If I had bought it, though, like in the olden days before KU, it would have remained on my Kindle.  I would have thought, hmm, nice cover, interesting title, I'll have a look, at some point that year.  I might have loved it. Reviewed it favourably. The author might have been someone I recommended to others, etc etc etc.

Example: I downloaded Dylan Morgan's The Dead Lands soon after it was published.  It wasn't an immediate 'go to' book; I thought I might not like it as the description included the dreaded words science fiction.  I had it for about eight months before opening it, at which point it blew me away.  I am now a big fan.  Had I downloaded it on KU, it might have been rejected in favour of another, and lost forever.

If this is what I, a fairly average Amazon customer, am doing, you can bet that a hell of a lot of others are doing so, too.

ps, my short stories, Nine Lives, are currently free (link above and to right), and What It Takes, a cheery tale about sibling rivalry, stalking and obsession, is half price for a week from the 27th.  Once downloaded, you can keep them until you want to read them, too!

Friday, 20 March 2015


Amazon Category Frustration!!!!

I have just discovered that putting my latest book (a modern re-telling of Tudor history) into the Amazon category 'Alternative History' (which is undeniably IS), also means that it must go into 'Science fiction and fantasy', which it most definitely ISN'T.  I realise any fiction is fantasy, really, though my contemporary family/romantic drama is not what is generally meant by the term in the bookselling world, ie, dragons and magic rings, imaginary lands and men with hunky chests turning into vampires.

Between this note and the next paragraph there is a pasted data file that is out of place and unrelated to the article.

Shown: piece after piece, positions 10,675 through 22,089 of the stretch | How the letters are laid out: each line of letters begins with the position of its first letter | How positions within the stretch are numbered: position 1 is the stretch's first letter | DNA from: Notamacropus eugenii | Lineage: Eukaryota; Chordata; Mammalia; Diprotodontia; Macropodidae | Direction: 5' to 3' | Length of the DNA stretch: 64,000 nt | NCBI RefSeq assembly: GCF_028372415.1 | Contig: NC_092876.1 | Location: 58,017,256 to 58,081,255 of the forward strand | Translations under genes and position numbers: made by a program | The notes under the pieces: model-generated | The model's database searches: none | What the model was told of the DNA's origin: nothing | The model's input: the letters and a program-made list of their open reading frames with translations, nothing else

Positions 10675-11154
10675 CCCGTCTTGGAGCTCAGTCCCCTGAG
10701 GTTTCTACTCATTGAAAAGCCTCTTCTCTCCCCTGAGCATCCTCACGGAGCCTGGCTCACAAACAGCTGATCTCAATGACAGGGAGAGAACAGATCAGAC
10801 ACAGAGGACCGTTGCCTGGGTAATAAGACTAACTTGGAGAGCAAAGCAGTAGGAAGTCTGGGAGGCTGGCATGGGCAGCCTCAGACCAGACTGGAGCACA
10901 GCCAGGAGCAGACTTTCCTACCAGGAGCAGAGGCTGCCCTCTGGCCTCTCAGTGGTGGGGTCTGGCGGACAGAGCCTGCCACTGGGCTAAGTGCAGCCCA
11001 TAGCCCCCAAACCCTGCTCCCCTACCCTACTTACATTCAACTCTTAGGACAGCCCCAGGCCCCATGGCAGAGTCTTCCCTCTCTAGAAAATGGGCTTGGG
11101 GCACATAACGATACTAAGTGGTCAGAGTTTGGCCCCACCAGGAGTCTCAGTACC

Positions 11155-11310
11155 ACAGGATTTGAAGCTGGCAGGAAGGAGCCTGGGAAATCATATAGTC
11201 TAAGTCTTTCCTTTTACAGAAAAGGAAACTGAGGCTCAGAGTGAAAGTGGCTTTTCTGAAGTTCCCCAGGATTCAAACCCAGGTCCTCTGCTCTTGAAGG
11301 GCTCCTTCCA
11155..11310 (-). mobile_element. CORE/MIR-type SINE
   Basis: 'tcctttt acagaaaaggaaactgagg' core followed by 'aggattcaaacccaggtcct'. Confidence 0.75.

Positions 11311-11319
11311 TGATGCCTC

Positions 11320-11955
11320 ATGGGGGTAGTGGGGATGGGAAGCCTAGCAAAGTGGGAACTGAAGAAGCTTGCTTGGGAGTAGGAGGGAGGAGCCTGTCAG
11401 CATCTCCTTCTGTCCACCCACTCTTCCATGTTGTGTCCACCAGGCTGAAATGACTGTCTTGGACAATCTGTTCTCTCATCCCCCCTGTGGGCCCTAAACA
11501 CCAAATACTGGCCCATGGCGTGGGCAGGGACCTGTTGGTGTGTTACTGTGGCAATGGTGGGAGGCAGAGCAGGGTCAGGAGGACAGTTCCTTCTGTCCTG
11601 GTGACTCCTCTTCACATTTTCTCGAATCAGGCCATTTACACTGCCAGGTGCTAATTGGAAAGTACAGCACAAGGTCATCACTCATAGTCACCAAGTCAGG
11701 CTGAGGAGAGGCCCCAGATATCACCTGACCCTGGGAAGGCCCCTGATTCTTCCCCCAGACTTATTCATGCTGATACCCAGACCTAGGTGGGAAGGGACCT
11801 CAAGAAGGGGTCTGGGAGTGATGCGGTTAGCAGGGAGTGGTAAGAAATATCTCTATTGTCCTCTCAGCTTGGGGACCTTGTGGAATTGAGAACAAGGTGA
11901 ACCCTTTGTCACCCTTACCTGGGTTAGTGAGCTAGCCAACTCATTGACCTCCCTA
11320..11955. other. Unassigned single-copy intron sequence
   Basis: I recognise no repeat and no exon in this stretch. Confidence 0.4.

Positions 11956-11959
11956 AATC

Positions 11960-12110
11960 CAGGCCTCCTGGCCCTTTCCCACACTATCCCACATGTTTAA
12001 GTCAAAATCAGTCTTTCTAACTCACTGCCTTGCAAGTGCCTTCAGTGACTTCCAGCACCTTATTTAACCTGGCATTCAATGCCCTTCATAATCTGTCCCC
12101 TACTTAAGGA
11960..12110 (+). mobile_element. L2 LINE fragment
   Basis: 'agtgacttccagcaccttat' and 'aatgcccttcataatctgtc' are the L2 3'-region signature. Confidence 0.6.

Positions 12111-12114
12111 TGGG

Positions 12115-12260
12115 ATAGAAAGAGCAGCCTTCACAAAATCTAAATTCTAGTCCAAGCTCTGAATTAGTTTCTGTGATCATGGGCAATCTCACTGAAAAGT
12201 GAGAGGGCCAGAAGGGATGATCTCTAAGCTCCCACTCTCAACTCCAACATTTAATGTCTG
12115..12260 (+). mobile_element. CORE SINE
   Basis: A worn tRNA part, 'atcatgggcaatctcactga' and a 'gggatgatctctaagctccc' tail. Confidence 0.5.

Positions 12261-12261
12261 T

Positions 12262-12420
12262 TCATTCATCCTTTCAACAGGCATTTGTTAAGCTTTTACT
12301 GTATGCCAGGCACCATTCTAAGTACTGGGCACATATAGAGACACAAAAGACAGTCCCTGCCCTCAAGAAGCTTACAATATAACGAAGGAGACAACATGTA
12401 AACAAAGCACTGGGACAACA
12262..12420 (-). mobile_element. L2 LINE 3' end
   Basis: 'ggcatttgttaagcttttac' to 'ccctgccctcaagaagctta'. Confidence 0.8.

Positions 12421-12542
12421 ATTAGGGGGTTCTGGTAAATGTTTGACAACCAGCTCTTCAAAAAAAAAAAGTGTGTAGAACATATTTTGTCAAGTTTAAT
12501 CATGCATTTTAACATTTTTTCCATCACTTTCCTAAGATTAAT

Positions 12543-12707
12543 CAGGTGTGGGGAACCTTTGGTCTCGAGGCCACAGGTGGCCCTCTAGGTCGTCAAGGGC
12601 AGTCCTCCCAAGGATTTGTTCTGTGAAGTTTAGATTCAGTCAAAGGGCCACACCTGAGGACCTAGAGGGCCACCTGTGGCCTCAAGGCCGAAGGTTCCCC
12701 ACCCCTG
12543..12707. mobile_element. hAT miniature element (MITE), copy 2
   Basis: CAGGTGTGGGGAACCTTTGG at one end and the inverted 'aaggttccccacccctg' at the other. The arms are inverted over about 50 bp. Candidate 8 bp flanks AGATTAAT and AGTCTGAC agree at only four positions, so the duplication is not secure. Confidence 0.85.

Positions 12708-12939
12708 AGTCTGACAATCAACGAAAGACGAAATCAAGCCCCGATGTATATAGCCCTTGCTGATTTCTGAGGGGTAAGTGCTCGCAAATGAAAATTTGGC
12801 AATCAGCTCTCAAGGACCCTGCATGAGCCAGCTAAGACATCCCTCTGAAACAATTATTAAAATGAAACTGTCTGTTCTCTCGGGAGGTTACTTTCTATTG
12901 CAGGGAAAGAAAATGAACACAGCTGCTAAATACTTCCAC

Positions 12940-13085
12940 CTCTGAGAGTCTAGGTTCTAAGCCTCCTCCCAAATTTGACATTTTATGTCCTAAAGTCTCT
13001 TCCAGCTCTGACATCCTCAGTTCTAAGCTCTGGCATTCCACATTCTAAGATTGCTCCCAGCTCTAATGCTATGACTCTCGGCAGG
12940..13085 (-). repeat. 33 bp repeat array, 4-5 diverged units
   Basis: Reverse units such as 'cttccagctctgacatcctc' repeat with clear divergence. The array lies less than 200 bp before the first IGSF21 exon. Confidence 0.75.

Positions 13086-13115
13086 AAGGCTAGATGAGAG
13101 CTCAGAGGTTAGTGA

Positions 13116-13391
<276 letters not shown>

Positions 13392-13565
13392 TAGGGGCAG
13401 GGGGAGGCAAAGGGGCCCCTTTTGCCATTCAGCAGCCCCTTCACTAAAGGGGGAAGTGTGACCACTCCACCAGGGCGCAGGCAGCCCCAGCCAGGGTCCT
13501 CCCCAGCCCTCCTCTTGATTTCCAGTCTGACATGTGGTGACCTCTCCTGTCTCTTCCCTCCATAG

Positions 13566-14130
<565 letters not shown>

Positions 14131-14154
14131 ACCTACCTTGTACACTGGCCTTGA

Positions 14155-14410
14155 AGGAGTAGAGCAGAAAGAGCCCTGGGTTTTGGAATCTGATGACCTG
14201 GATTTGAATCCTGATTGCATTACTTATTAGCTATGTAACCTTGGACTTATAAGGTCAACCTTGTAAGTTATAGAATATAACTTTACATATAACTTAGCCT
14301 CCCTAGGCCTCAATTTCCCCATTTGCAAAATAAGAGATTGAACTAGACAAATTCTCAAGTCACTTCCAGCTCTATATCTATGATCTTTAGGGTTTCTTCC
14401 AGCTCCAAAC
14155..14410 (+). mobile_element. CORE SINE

Here: (though indeed it will probably be out of the genre chart by the time you read this!) 

I will just add that when I chose the category Fiction > Alternative History, I didn't go via Science Fiction by mistake!!

And while I am here, why is there STILL no 'rock fiction' category, or any categories suitable for fiction about the music industry/musicians?  

Similarly: to me, the term 'lad lit' means the sort of books by Nick Hornby and David Nicholls that are made into films starring whoever the current version of Hugh Grant is, but Amazon seems to think it means SAS adventures, which is logical, I suppose.  I'll stick with calling those 'just an ordinary guy who eventually gets the girl' dramas 'bloke lit', I think, like I used to.

Amazon, get yerselves sorted....

Friday, 13 March 2015

Things that make one feel old....

Yesterday I was in Home Bargains, and was pleased to note that whoever puts on the music to entertain shoppers whilst they peruse the extensive range of cut-price household cleaning materials and toiletries (nowt like a bit of Kool and the Gang with your Mr Muscle) was no doubt in my age group and probably indulging themselves with some memories.

(Incidentally, the best supermarket for music is Morrissons in Cromer, Norfolk - unusually light rock orientated, rather than crap pop stuff.  Lots of Steely Dan.  Yes, that was me grooving down Tinned Vegetables giving it "I've seen your picture ~Your name in lights above it", etc )